US President Donald Trump signed an executive order Tuesday he said is an effort to bring significant reform to law enforcement following weeks of unrest in the wake of the fatal arrest of George Floyd.
Floyd, a 46-year-old black man, died in police custody after he was pinned to the ground by a white Minneapolis, Minnesota police officer with his neck compressed by the officer’s knee for nearly nine minutes. The city has since banned chokeholds and neck restraints, and the majority of its City Council has expressed a desire to disband the police force altogether.
Trump said in the Rose Garden he had just spoken with the families of those who lost loved ones in fatal encounters with police, adding “I could never imagine your pain or the depth of your anguish, but I can promise to fight for justice for all of our people.”
“In order to make real progress on public safety we have to break old patterns of failure,” Trump said.
Trump said his order will ban police from using chokeholds “except if an officer’s life is at risk,” as part of a wider effort to incentivize police departments to adopt nationwide standards. Those that choose to be certified by independent credentialing bodies would be eligible to receive Department of Justice grants under Trump’s order.
“These standards will be as high, and as strong as there is on earth. The vast majority of police officers are selfless and courageous public servants. They are great men and women,” Trump said, framing his order, which he signed while flanked by officers, as an alternative to the growing chorus of calls to defund or dismantle police departments.
Trump has consistently sought to portray himself as a “law and order” president amid the protests, strongly speaking out against violence and looting that have occasionally dotted the otherwise peaceful mass demonstrations.
In addition to incentivizing nationwide policing standards, Trump’s order would create a database to track officers with excessive force complaints so they cannot easily transfer between departments without the records being fully available.
It would encourage police departments to adopt what it is calling “co-responder programs” that includes having social workers accompany officers responding to non-violent calls to better help in situations involving mental illness, homelessness and addiction.
Democrats, however, were unswayed by Trump’s announcement after unveiling their plan last week to reform law enforcement.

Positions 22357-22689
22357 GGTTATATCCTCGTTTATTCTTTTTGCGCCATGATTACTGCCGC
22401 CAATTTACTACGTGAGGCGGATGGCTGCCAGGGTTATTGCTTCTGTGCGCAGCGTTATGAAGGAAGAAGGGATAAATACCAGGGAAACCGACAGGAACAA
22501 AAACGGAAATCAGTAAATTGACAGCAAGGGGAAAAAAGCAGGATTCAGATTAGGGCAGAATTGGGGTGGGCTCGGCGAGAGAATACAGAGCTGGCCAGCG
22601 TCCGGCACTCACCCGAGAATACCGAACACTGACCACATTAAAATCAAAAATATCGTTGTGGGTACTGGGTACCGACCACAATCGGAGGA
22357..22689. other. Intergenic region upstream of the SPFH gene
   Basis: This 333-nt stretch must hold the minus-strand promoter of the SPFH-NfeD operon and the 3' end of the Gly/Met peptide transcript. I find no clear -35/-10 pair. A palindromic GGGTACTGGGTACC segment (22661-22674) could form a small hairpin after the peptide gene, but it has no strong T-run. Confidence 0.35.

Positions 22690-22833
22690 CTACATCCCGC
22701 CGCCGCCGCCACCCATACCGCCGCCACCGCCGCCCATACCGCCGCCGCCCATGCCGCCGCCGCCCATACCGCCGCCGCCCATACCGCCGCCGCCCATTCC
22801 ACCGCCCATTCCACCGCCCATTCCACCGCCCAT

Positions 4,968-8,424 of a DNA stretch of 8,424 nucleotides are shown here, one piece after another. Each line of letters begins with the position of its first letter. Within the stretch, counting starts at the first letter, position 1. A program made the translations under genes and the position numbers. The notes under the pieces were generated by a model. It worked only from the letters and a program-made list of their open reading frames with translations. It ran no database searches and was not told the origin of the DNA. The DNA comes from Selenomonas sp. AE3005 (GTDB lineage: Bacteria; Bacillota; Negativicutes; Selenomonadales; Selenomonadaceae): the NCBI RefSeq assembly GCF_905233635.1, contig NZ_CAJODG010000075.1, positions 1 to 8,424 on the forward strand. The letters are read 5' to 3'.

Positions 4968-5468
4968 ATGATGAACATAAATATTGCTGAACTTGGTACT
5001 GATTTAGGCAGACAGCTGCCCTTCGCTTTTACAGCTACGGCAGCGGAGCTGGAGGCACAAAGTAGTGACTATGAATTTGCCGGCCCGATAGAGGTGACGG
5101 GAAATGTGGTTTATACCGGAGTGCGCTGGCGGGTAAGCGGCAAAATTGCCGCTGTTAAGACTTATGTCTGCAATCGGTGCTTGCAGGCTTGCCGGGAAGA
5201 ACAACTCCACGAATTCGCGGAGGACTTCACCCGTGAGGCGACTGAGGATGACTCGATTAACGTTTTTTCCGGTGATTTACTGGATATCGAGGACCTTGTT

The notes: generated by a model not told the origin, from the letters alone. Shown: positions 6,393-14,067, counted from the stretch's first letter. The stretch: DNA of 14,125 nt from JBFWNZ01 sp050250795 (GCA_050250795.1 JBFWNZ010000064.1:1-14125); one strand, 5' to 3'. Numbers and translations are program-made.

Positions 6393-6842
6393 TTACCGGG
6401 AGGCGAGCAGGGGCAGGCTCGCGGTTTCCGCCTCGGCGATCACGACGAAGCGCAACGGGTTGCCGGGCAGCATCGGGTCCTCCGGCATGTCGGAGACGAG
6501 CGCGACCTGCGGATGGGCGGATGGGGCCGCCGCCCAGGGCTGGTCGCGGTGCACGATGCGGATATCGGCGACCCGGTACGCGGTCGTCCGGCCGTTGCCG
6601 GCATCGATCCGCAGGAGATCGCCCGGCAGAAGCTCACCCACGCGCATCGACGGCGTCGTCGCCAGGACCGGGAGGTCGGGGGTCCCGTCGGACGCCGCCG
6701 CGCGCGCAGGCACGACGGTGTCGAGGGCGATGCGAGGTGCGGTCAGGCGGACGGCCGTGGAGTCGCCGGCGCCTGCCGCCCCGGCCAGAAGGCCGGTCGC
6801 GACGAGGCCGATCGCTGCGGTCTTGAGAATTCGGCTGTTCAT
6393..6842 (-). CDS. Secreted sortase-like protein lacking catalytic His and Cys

Senate Minority Leader Chuck Schumer said Trump’s “modest” order does not “make up for his years of inflammatory rhetoric and policies designed to roll back the progress made in previous years.”
“This executive order will not deliver the comprehensive meaningful change and accountability in our nation’s police departments that Americans are demanding,” the Senate’s top-ranking Democrat said in a statement. “Congress needs to quickly pass strong and bold legislation with provisions that make it easier to hold police officers accountable for abuses.”
The reform package announced by House and Senate Democrats, known as the Justice in Policing Act, goes much further than the president’s action.
The sweeping legislation, spearheaded by the Congressional Black Caucus, would bring with it massive reform to law enforcement if passed. Among its provisions are a ban on chokeholds, creation of a federal database to track police misconduct and mandated use of body cameras nationwide.
It would also significantly curtail what is known as qualified immunity, a legal framework that has a very high threshold for prosecuting officers accused of misconduct. Critics and protesters say it makes it near impossible to hold police accountable in court.
Derek Chauvin, the fired Minneapolis police officer seen kneeling on Floyd’s neck, has been charged with second-degree murder in the case. The three other officers who were at the scene have also been charged.
Minnesota Attorney General Keith Ellison, a former congressman, has noted the uphill battle before prosecutors as they prepare for what is going to be a difficult task in court.
“We’re confident in what we’re doing, but history does show there are clear challenges here,” Ellison said.
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